When Merrill Lynch (NYSE: MER) told employees last week that a computer device containing personal data about them had been stolen from its New Jersey office, the brokerage did like many, many companies before it. Merrill said, in essence, “But don’t worry about it.”
“We have no reason to believe at this point that anyone has accessed the protected information,” a company spokesman told me this week. He wouldn’t say how many people may be affected, though CNBC reported it’s 33,000 and among the personal information now compromised are Social Security numbers.
Why doesn’t Merrill have a reason to believe the data has been accessed? The spokesman declined to explain.
Did it analyze network logs for signs of unauthorized access that could be tied to the stolen information? Did it recover the stolen device and test it, however imperfect those tests actually are, to unearth the thief’s digital tracks while he had the device? Did the company contact all the financial institutions used by the affected employee to analyze any unusual account activity?
Did Merrill gaze into its Magic 8-Ball to ask, “Did a dastardly ne’er do-well use our employees’ data for evil?” (Shake, shake, shake.) Answer revealed: “My sources say no.”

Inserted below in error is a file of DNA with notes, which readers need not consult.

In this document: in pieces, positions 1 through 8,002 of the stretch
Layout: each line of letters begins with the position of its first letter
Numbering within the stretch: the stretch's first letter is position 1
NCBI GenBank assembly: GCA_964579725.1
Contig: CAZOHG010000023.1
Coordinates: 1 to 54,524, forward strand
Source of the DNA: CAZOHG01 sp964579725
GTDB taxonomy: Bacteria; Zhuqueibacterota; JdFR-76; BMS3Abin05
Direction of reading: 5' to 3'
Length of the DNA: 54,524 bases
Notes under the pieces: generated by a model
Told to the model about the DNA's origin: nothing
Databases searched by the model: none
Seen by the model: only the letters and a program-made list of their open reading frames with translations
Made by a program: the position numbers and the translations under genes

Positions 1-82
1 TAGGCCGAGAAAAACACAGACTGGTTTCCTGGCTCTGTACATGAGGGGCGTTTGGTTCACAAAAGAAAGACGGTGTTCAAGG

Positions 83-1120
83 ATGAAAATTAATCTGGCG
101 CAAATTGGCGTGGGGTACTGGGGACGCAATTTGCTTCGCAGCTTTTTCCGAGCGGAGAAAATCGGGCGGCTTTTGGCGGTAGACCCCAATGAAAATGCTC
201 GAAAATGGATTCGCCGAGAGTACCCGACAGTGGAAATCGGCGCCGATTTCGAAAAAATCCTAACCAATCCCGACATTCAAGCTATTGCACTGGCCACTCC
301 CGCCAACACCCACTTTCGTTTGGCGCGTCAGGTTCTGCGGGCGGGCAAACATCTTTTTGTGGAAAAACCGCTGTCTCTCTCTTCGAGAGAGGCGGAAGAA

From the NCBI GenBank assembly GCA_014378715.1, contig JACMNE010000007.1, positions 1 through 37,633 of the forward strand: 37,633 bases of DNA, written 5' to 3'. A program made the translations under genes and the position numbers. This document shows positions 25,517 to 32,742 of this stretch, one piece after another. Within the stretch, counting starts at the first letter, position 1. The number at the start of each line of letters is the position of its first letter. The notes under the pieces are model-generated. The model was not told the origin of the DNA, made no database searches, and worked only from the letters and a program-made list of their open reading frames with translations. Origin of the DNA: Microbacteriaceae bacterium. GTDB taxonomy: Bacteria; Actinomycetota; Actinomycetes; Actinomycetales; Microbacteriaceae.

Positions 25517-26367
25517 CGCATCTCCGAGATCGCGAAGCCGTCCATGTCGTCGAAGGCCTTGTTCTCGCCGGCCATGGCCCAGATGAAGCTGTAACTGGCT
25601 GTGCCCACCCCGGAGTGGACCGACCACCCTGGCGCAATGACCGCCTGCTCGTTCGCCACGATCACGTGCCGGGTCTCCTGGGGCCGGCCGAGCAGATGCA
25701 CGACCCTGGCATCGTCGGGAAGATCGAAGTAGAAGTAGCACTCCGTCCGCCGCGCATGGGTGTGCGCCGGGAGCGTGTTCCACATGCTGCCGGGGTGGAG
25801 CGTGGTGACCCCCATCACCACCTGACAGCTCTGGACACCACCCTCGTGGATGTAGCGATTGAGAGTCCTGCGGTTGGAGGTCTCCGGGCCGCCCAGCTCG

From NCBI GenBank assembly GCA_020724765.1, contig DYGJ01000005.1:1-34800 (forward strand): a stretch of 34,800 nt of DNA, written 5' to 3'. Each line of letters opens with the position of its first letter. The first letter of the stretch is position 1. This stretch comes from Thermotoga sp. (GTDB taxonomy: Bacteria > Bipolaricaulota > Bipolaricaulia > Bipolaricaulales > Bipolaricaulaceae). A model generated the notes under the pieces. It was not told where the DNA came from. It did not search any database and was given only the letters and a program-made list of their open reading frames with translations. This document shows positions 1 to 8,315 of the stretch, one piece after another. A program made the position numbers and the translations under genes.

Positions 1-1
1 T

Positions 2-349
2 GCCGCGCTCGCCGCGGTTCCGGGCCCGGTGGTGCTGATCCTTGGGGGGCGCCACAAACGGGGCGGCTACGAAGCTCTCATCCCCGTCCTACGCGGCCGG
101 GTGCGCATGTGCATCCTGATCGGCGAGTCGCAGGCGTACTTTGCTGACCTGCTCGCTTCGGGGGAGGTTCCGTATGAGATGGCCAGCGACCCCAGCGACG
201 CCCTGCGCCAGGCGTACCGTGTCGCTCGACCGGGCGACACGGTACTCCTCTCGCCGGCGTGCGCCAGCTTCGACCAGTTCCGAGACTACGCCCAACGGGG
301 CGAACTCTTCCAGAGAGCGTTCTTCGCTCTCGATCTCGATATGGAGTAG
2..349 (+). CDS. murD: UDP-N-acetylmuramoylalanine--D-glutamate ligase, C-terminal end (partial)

Merrill isn’t the first company, and won’t be the last, to simultaneously acknowledge a data breach and assure that the information hasn’t been compromised. Pfizer did it in May when it notified New Hampshire authorities that data on 17,000 current and former employees was made vulnerable when the spouse of one employee downloaded file-sharing software onto a Pfizer laptop. Caterpillar said it in April when it said a company laptop was stolen, containing employee data. Neiman Marcus, Boeing and Starbucks have all said it. Both Privacy Rights Clearinghouse and attrition.org keep careful track of data breaches and companies’ responses to them.
But the truth is that by virtue of the information being stolen, it’s been compromised. And no one can really know what happens to those Social Security numbers, names, addresses, account numbers, medical records and whatever else has been exposed in various breaches until months or years later — after it’s bought and sold and bought and sold again, and perhaps used to set up fake identities. Crime takes time.
Merrill, which is working with New
Jersey police on the theft, has offered free credit monitoring to the employees whose data is missing. That’s a good thing. And thank goodness for state disclosure laws that mandate companies reveal at least some data breaches. How a company handles post-breach clean-up save or sink its reputation. One suggestion: Please stop issuing thin assurances that “to your knowledge” nothing bad has happened to stolen data. Those statements just make you look silly.